Peer Review, Winter 2001

Winter 
2001, 
Vol. 3, 
No. 2
Peer Review

Attention Must Be Paid

The nation's future depends upon the education of its workforce. That's the message we hear from every pundit, politician, and college president. Our young people need lifelong learning, not basic skills; they need college degrees, not high school diplomas; they need thinking caps, not hard hats. It's knowledge that fuels our post-industrial, high-tech, global marketplace. In short, and to update a famous quip from the last millennium, it's the information economy, stupid.

But that's a misleading cliché, argues the UCLA English professor Richard Lanham in a series of recent articles and conference presentations (available on line at www.rhetoricainc.com). Though hardly a numbers man himself -- his scholarly work has focused on Renaissance literature, rhetorical theory, and hypertext -- Lanham recalls enough of his old Econ 101 textbook to know that value derives from the scarcity of resources. And if there's a scarce resource today, it is most definitely not information. In fact, we can't avoid the stuff; It swirls around us from the moment we turn on the morning news until we log out of our chat rooms and call it a night. We now have radios in our showers, email on our Palm Pilots, and telephones in flight. We have on-line access to everything from the complete works of Shakespeare to the private thoughts of Britney Spears.

Information isn't the currency that really drives the new economy, says Lanham -- it's our attention that's become most rare and valuable. Of course we have to be able to decode, analyze, and convey information, but the real question is this: How do we allocate our limited capacity to attend to that information? As we rush madly through our daily routines, what makes us stop and take notice? Which Web sites induce us to linger?

Ironically enough, Lanham has struggled for several years to get the academic community to attend to what he calls "the economics of attention." Perhaps the greater irony, though, is that I have space only to hint at his full argument: Lanham would anchor the undergraduate curriculum in the traditions of classical rhetoric. He argues that every student should be taught the arts of eloquence, the means by which one captures, holds, and directs the attention of others-and understands how one's own attention has been captured, as well.

By contrast, the conventional wisdom gives priority to the management of information, asking students to meet the demands placed on them by the new economy. Typically, it's argued that today's workers must be able to quickly interpret texts, to write clearly, to analyze statistical data, to communicate effectively in various contexts, and so forth.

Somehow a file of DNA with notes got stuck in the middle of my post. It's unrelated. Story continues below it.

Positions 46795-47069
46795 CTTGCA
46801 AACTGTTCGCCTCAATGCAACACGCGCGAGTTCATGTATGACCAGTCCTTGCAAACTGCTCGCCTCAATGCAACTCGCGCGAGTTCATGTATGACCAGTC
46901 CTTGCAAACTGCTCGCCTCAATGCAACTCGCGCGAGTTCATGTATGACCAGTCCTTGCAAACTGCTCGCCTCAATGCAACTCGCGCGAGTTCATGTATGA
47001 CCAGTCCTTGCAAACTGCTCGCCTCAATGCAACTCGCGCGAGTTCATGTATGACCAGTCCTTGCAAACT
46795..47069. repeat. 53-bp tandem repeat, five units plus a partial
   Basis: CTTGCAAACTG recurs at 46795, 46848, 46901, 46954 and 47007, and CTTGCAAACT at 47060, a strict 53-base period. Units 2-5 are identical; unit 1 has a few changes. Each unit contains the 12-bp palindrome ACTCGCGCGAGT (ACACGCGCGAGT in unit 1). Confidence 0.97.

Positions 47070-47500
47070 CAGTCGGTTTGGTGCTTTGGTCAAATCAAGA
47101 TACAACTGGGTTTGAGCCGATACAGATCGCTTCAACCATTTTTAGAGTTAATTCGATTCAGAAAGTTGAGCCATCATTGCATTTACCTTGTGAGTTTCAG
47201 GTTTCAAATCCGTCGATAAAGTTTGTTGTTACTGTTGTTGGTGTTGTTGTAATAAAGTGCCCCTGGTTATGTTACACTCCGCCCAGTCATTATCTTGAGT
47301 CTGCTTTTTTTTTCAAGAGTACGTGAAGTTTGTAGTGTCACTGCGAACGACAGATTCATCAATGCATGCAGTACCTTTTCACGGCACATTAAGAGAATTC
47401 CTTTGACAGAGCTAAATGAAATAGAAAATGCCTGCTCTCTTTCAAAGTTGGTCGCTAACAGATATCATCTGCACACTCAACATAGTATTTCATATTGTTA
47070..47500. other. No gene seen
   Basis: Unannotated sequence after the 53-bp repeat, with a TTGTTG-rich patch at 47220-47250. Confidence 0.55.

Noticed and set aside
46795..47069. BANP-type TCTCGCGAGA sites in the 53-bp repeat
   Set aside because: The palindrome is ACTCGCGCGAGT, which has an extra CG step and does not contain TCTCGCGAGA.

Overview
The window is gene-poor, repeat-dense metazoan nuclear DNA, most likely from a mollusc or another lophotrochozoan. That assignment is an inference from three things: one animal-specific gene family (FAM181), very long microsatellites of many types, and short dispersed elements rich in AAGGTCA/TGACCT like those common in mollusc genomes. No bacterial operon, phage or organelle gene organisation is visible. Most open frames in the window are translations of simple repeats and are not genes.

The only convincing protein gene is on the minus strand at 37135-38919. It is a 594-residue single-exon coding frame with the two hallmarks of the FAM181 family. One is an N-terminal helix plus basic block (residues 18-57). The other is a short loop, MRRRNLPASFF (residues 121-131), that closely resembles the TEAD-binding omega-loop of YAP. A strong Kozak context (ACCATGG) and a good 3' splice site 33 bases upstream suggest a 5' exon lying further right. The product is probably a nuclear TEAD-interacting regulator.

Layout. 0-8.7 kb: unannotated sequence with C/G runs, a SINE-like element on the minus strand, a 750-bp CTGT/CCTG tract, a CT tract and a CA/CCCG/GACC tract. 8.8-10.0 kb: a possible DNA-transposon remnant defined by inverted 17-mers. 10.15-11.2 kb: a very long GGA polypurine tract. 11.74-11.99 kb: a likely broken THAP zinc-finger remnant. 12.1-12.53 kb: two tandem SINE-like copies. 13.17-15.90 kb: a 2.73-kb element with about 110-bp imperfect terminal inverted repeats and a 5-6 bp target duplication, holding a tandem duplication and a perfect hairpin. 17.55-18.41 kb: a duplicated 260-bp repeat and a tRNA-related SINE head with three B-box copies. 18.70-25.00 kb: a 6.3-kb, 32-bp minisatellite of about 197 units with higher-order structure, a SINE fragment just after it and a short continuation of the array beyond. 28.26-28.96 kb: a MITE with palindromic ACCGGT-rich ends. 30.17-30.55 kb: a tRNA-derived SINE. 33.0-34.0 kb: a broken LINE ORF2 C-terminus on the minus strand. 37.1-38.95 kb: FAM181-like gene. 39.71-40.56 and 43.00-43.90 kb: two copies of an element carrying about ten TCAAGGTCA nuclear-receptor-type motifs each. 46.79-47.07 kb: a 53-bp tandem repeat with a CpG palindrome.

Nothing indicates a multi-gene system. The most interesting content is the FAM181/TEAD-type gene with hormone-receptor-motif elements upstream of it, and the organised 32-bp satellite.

The distance between these two perspectives may seem small, but it produces very different ways of viewing the curriculum and the place of our students within it. The latter, more conventional argument has its point, to be sure. Young people certainly do require various competencies related to managing information. But here's the problem: One gets the sense that information is meant to be the hero of this story, and that students exist merely to shine its shoes, schedule its meetings, and drive it around.

If the nation's students were to do more writing and complex analysis, this would indeed amount to a real improvement over the passive rote learning that prevails in many classrooms. But shouldn't we aim a bit higher, asking students to do more than merely serve information? After all, this is neither a particularly appealing portrait of humanity nor even a good description of what people actually do in their post-industrial jobs.

Maybe we shouldn't designate the "information economy" as the polestar that guides our efforts to reform the nation's schools and colleges. What our new economy really demands is that we teach students to interact not with information but with other people, and those people are likely to be distracted, incurious, overworked, and overwhelmed. As Lanham suggests, we need to do much more than present one another with information. We also need, for example, to entice, impress, compel, debate, persuade, flatter, or charm, depending on the situation at hand.

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